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In Act II, scene iii of Romeo and Juliet,  Romeo uses a metaphor to explain how he...

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katiejov | Elementary School Teacher | Honors

Posted December 12, 2010 at 2:45 AM via web

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In Act II, scene iii of Romeo and Juliet,  Romeo uses a metaphor to explain how he feels.  What is the metaphor?

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clairewait | High School Teacher | (Level 1) Educator Emeritus

Posted December 12, 2010 at 3:42 AM (Answer #1)

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In this scene, Romeo approaches his friend Friar Lawrence just after he has fallen in love with Juliet (presumably, this is merely the next day and possibly Romeo has not yet slept).  He says:

I'll tell thee, ere thou ask it me again.
I have been feasting with mine enemy,
Where on a sudden one hath wounded me,
That's by me wounded: both our remedies
Within thy help and holy physic lies:
I bear no hatred, blessed man, for, lo,
My intercession likewise steads my foe.

"One hath wounded me" is not simply a metaphor, but it is ironic as well.  He is speaking of his "enemies" the Capulets, and to say he is wounded suggests that he has been hurt in a fight.  How typical.  Ironically, this time, his wound is not physical.  His heart is wounded because he has fallen in love with a woman he cannot publicly marry.  The friar holds the "remedy" for this wound if he will agree to marry the two in private.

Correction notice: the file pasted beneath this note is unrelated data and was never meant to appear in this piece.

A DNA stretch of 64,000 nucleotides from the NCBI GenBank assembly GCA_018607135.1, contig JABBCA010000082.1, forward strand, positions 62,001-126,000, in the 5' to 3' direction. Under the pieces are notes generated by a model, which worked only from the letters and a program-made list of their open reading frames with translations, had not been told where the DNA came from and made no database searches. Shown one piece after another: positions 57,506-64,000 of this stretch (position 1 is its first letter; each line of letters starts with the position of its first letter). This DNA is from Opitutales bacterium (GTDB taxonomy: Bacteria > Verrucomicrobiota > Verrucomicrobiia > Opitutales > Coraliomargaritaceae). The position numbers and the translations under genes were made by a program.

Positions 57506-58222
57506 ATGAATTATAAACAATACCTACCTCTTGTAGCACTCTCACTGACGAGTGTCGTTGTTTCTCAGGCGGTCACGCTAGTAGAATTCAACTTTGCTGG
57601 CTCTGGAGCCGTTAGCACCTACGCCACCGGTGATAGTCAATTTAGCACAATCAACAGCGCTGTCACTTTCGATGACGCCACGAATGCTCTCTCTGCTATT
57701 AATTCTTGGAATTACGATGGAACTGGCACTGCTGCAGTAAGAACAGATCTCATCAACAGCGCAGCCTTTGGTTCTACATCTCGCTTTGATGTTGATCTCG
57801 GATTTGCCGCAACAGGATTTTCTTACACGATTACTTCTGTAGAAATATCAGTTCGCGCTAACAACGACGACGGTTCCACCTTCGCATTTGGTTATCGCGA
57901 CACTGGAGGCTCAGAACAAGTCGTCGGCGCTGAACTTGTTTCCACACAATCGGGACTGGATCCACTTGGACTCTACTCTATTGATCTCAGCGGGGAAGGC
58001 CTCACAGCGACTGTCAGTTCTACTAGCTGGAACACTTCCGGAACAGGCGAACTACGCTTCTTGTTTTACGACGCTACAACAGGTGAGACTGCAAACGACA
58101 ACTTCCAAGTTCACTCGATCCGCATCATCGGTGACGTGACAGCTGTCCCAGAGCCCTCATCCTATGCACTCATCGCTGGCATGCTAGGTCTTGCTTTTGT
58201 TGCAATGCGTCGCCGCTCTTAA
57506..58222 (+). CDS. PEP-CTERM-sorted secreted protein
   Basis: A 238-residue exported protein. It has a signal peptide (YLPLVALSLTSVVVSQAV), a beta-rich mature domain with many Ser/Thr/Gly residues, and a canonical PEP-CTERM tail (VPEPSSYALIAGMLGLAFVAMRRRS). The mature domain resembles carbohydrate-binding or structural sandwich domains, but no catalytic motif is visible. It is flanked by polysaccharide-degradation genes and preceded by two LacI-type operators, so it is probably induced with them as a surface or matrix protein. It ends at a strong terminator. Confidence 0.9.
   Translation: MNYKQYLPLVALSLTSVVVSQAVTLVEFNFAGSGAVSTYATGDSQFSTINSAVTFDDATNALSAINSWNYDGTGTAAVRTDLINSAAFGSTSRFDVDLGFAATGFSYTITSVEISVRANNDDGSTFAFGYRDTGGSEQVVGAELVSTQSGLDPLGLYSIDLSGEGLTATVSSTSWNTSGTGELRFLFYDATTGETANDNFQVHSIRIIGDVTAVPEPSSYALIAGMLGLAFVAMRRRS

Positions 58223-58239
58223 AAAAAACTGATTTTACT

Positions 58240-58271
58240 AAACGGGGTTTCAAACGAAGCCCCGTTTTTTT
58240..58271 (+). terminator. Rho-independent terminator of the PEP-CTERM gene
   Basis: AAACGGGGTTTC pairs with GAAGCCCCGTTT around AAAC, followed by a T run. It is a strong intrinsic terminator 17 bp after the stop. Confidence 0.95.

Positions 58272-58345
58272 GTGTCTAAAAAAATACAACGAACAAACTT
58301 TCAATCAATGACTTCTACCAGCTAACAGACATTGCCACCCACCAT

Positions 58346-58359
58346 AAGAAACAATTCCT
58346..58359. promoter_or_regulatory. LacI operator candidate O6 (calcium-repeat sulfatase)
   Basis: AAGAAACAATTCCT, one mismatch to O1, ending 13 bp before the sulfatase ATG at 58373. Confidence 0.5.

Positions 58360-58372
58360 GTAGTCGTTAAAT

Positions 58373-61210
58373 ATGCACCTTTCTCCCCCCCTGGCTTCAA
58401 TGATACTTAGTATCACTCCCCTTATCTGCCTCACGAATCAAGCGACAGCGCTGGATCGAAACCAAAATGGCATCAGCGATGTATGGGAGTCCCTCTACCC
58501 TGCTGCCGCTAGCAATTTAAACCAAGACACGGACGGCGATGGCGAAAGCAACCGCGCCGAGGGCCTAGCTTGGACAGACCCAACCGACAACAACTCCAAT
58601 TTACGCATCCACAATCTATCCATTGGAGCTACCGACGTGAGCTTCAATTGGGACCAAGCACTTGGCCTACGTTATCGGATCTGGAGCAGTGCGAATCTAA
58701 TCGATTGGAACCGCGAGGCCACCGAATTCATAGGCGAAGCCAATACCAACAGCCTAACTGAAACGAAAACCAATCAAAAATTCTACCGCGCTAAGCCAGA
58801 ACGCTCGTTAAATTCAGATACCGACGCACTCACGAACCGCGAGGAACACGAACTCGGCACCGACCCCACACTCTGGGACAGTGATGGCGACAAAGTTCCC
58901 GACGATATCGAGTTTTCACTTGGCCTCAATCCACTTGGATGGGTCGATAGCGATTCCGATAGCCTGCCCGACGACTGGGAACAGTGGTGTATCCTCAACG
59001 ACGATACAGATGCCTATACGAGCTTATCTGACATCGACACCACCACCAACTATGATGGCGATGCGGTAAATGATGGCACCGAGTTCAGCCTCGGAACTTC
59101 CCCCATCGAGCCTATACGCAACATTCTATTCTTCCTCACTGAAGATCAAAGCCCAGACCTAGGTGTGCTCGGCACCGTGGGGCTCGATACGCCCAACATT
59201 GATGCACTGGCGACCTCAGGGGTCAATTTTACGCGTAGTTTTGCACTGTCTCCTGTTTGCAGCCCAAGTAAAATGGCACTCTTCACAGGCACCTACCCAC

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missy575 | High School Teacher | (Level 1) Educator Emeritus

Posted December 12, 2010 at 3:54 AM (Answer #2)

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Romeo uses two metaphors together:

I'll tell thee, ere thou ask it me again.
I have been feasting with mine enemy,
Where on a sudden one hath wounded me,
That's by me wounded: both our remedies
Within thy help and holy physic lies:

The bolded metaphor compares his experience with Juliet to an eating experience. Eating involves consuming and digesting. Each of these great actions make clear the connection to a love relationship. Romeo demonstrates the internal fulfillment he is getting from the connection to Juliet, although he has yet to reveal which enemy he has been feasting with.

Then, the italicized portion--which I believe is the greater metaphor--compares their love connection to the connection between two enemies. Enemies hurt each other. Using the sense of wounding each other, Romeo asks the friar to remedy the wounding of each other by marrying them. This wounding rings true with love because a cancelled love, or love that cannot be fulfilled physically, hurts. For Romeo the only solution will be a full and complete commitment, just like marriage can provide.

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rionray | eNotes Newbie

Posted July 23, 2012 at 8:42 PM (Answer #3)

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hi

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